Today I authenticated to the Azure portal to look at setting up a new Azure service when I took note of the alert (above) which popped up from the notification bar.
|Subscription*||Subscriptions are a container for billing, but they also act as a security boundary: each subscription has a Service Administrator (SA) who can add/remove/modify Azure resources in that subscription by using the Azure Management Portal (https://manage.windowsazure.com/).|
|Directory*||The Directory defines a set of users, which can be Organizational (i.e. sourced in that Directory) or Foreign (such as Microsoft Accounts).|
I noticed that my SQL Azure databases weren’t listed with all the other usual assets, like Web Sites and so forth.
It was a few seconds later when I understood what was going on. I recently had all my current Azure assets migrated from another Microsoft Account to my current one, and this process went well with no loss of connectivity and no need for me to have to upload or reconfigure existing sites and services.
However, whilst the SQL Azure databases have been migrated and are now associated with my new Microsoft Account, they are linked against an expiring subscription. Since this is a bit tricky to explain, I’ve tried to illustrate the scenario with a diagram:
My question is: is it possible to move the items linked to Directory ‘B’ into Directory ‘A’?
More information on the subscription/directory structure
Then I came across this post on the TechNet forums, which links to a Word document which outlines the changes to Azure which occurred late last year. From the document:
For users with subscriptions across multiple directories, they have the ability to switch the current context of the Azure Management Portal by using the Subscription Filter. Under the covers, this results in a separate login to a different Directory, but this is accomplished seamlessly using single sign-on (SSO).
Operations such as moving resources between subscriptions can be more difficult as a result of this single directory view of subscriptions. If necessary, the subscriptions may first need to be associated to the same directory (using the Edit Directory feature in Settings à Subscriptions) in order to perform the resource transfer.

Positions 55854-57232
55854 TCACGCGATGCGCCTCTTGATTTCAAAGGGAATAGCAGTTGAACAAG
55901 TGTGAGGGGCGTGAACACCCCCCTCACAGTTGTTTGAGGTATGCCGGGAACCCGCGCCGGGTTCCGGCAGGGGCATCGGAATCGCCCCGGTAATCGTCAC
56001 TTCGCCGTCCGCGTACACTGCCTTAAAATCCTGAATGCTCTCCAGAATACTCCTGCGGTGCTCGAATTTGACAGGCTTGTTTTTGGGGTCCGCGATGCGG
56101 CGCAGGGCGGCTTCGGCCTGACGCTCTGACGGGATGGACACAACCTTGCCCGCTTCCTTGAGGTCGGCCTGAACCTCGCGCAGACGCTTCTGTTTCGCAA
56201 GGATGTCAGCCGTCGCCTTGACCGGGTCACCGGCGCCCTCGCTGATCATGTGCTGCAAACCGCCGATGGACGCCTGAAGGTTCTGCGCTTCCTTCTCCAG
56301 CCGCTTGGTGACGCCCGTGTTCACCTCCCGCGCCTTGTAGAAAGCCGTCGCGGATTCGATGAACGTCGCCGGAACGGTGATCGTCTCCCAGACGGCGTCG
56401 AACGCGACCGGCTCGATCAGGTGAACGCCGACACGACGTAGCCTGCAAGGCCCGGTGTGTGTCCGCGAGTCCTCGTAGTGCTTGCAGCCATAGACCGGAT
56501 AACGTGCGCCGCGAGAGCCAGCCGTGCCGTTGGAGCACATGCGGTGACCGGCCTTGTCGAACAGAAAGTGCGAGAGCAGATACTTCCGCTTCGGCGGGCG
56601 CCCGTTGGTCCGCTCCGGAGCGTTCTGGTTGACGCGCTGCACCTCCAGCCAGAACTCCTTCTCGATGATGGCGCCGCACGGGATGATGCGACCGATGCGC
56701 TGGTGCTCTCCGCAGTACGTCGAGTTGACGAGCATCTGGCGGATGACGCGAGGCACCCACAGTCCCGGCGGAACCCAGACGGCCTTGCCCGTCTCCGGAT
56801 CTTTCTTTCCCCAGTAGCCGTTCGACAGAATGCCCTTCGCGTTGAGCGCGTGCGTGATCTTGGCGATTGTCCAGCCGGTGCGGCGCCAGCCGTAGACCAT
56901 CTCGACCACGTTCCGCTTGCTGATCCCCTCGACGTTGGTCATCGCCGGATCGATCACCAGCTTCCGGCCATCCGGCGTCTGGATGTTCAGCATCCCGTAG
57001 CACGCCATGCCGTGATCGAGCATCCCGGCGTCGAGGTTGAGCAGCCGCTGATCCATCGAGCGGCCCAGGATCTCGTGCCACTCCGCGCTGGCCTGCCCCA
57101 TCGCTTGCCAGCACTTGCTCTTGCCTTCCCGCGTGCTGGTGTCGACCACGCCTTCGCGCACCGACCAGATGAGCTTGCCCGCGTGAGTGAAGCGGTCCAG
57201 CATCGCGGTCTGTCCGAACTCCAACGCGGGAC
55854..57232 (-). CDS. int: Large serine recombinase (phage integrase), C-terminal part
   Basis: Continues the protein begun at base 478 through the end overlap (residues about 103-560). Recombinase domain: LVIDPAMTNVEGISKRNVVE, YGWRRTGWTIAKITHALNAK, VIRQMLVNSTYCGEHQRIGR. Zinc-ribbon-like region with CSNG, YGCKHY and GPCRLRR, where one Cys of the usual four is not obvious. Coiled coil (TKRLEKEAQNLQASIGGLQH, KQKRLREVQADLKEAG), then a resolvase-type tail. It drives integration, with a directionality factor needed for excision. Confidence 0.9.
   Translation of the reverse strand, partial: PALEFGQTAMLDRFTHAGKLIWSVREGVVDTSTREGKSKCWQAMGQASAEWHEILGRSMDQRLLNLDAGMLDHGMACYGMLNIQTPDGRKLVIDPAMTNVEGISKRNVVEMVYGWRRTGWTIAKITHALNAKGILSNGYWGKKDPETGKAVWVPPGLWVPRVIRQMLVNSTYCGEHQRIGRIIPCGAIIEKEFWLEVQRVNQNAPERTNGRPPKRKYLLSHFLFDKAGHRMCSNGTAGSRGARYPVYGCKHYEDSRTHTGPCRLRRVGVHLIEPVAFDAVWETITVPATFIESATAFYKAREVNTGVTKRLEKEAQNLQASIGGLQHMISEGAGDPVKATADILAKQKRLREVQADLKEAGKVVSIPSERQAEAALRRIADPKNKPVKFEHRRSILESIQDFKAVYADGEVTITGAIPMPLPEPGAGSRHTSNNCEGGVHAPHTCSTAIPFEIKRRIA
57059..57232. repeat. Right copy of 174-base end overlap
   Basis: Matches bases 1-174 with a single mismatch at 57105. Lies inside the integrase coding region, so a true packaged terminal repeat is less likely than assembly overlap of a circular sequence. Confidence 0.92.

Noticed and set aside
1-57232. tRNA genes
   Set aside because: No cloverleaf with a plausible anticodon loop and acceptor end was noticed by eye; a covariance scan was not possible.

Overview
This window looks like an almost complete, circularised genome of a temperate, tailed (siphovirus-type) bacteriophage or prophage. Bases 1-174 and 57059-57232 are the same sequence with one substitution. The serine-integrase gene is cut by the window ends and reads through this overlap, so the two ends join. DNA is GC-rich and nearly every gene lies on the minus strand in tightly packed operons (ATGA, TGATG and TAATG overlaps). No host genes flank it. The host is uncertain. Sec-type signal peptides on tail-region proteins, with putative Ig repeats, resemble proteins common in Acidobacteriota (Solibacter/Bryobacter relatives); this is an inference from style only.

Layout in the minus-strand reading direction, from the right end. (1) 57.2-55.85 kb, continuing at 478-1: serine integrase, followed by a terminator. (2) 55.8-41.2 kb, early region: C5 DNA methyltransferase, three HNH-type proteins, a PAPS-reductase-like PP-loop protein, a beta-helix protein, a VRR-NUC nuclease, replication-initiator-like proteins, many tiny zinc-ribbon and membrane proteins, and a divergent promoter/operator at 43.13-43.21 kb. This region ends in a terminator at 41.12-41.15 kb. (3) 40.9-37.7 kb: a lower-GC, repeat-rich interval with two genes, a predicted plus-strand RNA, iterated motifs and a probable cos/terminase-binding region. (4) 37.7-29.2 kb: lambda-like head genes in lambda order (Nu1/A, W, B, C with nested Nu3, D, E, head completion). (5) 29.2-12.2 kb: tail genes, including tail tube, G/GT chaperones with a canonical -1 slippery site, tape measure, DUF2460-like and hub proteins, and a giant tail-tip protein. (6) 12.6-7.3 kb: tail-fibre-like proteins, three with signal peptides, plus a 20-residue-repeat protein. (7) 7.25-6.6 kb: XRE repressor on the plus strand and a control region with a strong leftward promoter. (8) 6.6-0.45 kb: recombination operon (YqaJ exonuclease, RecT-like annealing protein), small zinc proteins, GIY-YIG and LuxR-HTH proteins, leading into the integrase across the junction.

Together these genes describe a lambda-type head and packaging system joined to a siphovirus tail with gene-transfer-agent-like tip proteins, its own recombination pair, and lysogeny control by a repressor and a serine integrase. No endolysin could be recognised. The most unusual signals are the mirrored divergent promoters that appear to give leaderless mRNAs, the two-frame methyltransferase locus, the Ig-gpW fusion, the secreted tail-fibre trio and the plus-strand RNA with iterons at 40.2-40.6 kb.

After reading one of Scott Gu’s blog posts from the TechNet forum post, I achieved the desired outcome. To borrow from that article:
If you have already have multiple directories and multiple subscriptions within your Windows Azure account, we have done our best to create a good default mapping of your subscriptions->directories as part of today’s update. If you don’t like the default subscription-to-directory mapping we have done you can click the Settings tab in the left-hand navigation of the Windows Azure Management Portal and browse to the Subscriptions tab within it:
If you want to map a subscription under a different directory in your account, simply select the subscription from the list, and then click the “Edit Directory” button to choose which directory to map it to. Mapping a subscription to a different directory takes only seconds and will not cause any of the resources within the subscription to recycle or stop working. We’ve made the directory->subscription mapping process self-service so that you always have complete control and can map things however you want.
Once you have moved the subscription’s directory, all the assets follow to the target directory. Now all that’s left to do is move my assets from one subscription to another:
Shouldn’t be too hard, right? I’ll have to get back to you about that…
Maybe the new Portal might help?